Douglass Davidson, a native of Vermont and son of Douglass Davidson, a Revolutionary soldier, came to Upper Sheshequin in 1838. He engaged in lumbering, farming and the milling business. By industry he accumulated a fine fortune, which, in his old age under a generous impulse, he transferred to a spendthrift and his earning of a life-time were quickly squandered. Mr. Davidson had no children. He died May 8, 1875, and lies in an unmarked grave in the Sheshequin cemetery.
Sullivan Chaffee, a soldier of the War of 1812, born January 22, 1786, came from Lexington, Greene county, N.Y., to Sheshequin in 1839. The Chaffee family is of English origin. The first of the name in America was Thomas Chaffee, who settled at Hingham, Mass, in 1637, but subsequently removed to Rhode Island. One of his descendants, Joseph Chaffee, settled in Connecticut. He was the ancestor of Calvin Chaffee, father of Sullivan, who removed from Connecticut to Greene county, N.Y. Mr. Chaffee purchased the Shores’ place at Hornbrook and continued to reside there till the time of his death, September 13, 1846. He was a noted hunter and fisherman. He married Catharine G. Deyeo. Their children were: Charles, John, Elizabeth, George, Matilda, Rhoda, Harriet, Abigail, Juliette, Sidney and Sally Maria. Charles, born November 25, 1812, came to Sheshequin a couple of years after his father. He engaged in lumbering and farming. He was a man of great energy, successful in his undertakings, and at the time of his death was the wealthiest man in Sheshequin. He married Adaline Horton; died June 12, 1889. John, born August 16, 1814, was accidentally killed at a shooting match, January 1, 1844. Elizabeth, born June 12, 1816, married first Dr. W. W. Kinney, and after his death David Barnes of Rome; she is still living. George, born November 11, 1818, came to Sheshequin in 1843. He engaged in lumbering and farming, and like his brother was a man of great energy. He married Rachel A. Horton; died November 17, 1901. Matilda, born Septem-
202 ber 11, 1820, married George Smith; died March 15, 1878. Rhoda, born April 19, 1823, married Daniel J. Horton; died April 11, 1902. Harriet, born February 19, 1825, married Eleazer Horton; died September 18, 1849. Abigail, born March 2, 1827, married Harry Smith; still living. Juliette, born August 10, 1829, died unmarried July 12, 1853. Sidney, born September 17, 1831, died unmarried January 20, 1852. Sally Maria, born June 7, 1834, married Lewis Horton; died January 27, 1897. Mrs. Chaffee died February 1, 1861, aged 69 years.
Abraham Fretts of Schoharie county, N.Y., became a resident of Hornbrook in 1839. He purchased and occupied till his death the farm now owned by C. J. Horton. He had six daughters, who married as follows: Nellie, to Benjamin MacAfee; Elizabeth, to Daniel Brink, Jr.; Catharine, to Marvin Lovelace; Rozana, to Abram Beedle of Broome county, N.Y., and Violetta and Christina. The two last named removed to Illinois, where Violetta married; Christina remained single and is the only member of the family living.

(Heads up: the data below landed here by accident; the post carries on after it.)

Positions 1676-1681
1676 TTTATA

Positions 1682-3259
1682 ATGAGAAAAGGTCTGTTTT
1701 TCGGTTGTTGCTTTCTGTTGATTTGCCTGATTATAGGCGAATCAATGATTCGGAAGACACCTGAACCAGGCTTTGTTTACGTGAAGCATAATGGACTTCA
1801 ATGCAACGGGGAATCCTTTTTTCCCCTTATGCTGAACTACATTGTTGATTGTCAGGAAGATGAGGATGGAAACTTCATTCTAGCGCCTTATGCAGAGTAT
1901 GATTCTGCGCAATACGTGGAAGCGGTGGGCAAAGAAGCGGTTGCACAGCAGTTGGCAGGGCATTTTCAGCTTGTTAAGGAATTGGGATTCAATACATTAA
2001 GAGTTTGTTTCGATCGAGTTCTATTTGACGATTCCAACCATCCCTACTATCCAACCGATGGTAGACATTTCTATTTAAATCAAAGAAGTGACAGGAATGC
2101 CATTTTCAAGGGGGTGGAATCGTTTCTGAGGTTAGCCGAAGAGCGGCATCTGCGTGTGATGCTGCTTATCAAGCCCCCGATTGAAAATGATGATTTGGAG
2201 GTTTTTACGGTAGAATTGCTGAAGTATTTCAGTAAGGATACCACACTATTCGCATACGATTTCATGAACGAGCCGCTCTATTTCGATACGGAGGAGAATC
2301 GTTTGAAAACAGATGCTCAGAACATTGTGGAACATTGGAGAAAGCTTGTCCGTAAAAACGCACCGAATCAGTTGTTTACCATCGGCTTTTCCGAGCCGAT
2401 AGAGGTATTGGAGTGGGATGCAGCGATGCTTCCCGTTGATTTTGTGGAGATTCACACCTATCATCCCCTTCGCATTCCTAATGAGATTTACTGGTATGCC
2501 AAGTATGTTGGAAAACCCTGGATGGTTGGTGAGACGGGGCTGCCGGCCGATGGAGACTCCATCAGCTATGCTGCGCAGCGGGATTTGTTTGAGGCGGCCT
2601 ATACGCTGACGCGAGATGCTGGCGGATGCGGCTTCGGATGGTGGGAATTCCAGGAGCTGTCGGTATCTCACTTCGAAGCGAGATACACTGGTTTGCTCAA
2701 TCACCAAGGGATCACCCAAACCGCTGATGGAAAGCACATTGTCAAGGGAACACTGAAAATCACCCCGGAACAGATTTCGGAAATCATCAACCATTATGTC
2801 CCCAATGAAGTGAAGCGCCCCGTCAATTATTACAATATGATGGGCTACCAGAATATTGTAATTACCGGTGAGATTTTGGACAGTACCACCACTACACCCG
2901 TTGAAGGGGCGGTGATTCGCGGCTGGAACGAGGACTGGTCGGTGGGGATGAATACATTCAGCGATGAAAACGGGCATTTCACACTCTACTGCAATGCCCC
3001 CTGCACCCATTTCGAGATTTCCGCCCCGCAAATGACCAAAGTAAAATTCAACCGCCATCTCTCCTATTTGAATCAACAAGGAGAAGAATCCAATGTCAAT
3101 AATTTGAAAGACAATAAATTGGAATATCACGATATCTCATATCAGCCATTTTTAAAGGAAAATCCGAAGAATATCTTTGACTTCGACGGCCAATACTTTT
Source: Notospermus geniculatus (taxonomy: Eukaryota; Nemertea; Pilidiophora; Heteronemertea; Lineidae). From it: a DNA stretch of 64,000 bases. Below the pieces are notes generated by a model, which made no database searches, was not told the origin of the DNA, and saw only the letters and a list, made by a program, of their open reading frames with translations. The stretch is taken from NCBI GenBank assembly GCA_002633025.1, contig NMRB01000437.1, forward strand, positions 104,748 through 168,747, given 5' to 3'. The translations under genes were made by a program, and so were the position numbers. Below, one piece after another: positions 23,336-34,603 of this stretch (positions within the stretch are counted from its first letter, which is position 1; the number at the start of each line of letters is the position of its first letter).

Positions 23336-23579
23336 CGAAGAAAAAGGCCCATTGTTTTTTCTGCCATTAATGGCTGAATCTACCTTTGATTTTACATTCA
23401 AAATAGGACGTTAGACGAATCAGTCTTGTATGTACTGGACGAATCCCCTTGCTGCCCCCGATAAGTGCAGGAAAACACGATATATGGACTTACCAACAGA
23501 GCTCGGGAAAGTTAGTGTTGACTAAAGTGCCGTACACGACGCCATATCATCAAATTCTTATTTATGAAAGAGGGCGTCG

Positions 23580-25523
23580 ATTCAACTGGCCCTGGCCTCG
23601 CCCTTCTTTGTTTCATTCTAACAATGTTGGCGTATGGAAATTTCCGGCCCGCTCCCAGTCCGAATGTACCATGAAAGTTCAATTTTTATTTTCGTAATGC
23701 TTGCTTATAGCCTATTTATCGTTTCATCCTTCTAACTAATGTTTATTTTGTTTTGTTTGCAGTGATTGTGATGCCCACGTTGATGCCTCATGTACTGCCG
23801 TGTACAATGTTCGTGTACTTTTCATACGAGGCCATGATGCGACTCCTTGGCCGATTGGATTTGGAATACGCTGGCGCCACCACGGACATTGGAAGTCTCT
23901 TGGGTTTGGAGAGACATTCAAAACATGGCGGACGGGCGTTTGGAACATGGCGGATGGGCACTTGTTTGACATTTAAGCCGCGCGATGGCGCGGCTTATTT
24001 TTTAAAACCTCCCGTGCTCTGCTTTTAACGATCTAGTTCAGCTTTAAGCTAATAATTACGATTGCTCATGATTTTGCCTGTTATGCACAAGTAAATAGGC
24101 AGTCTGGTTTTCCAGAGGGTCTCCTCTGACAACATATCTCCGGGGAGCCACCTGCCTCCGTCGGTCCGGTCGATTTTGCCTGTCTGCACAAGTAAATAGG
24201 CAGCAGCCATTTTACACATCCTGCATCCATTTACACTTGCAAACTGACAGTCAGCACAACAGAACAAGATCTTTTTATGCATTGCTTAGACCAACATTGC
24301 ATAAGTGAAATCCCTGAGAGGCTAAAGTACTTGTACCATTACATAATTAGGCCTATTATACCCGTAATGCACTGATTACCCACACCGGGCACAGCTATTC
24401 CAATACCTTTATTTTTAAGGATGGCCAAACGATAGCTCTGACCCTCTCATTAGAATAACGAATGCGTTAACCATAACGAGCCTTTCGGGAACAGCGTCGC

John Cornelius Vancise was born in Holland in 1756. When about eight years of age, his parents being dead, he and a brother were brought to America by friends. His early life seems to have been spent in the vicinity of Schoharie. Upon the breaking out of the Revolutionary war, he immediately joined the American army and served seven years in the struggle for Independence. He fought at Bunker Hill, Trenton, Princeton, Monmouth, crossed the Delaware with Washington and was present at the surrender of Cornwallis at Yorktown. At the battle of Monmouth he was badly wounded in the right leg below the knee. In his old age he enjoyed recounting his war experiences, always speaking of Washington with the greatest reverence. Mr. Vancise was a weaver by occupation, skilled in the art and wove many fancy articles. He married Deborah Murray, an Irish woman, and removed to Masonville in Delaware county, N.Y. They had six children: John, Simon, Samuel, Abraham, Peggy and Nancy. John was a soldier of the War of 1812 and lived at Masonville. Simon was also a soldier in the second war with England. He was wounded and lived only a few years after the war. Samuel (born in 1786 died June 1, 1891, aged 95 years) married Lottie Rose (born 1802, died April 14, 1881, aged 79 years), and in 1839 removed to Sheshequin, settling on the farm of now Martin Horton. His children were James, Joseph, Henry, Marcus, Cornelius, Hiram, Peter, Moses, Louisa (Mrs. Edward Arnold) and Lodema (Mrs. S. G. Minier), Joseph, Hiram and Moses were soldiers in the Civil war. Abraham married Anna Bush, and in 1841 followed his brother to Sheshequin, locating on the farm now occupied by his grandson, Frank Vancise. He was the father of eleven sons, nine of whom grew up and made a proud record for the family and their country by all enlisting and serving the Union at the front. They were Cornelius, Thomas, Andrew, Abraham, William, Riley, Robert, Charles, Jeremiah and Samuel. Mr. Van-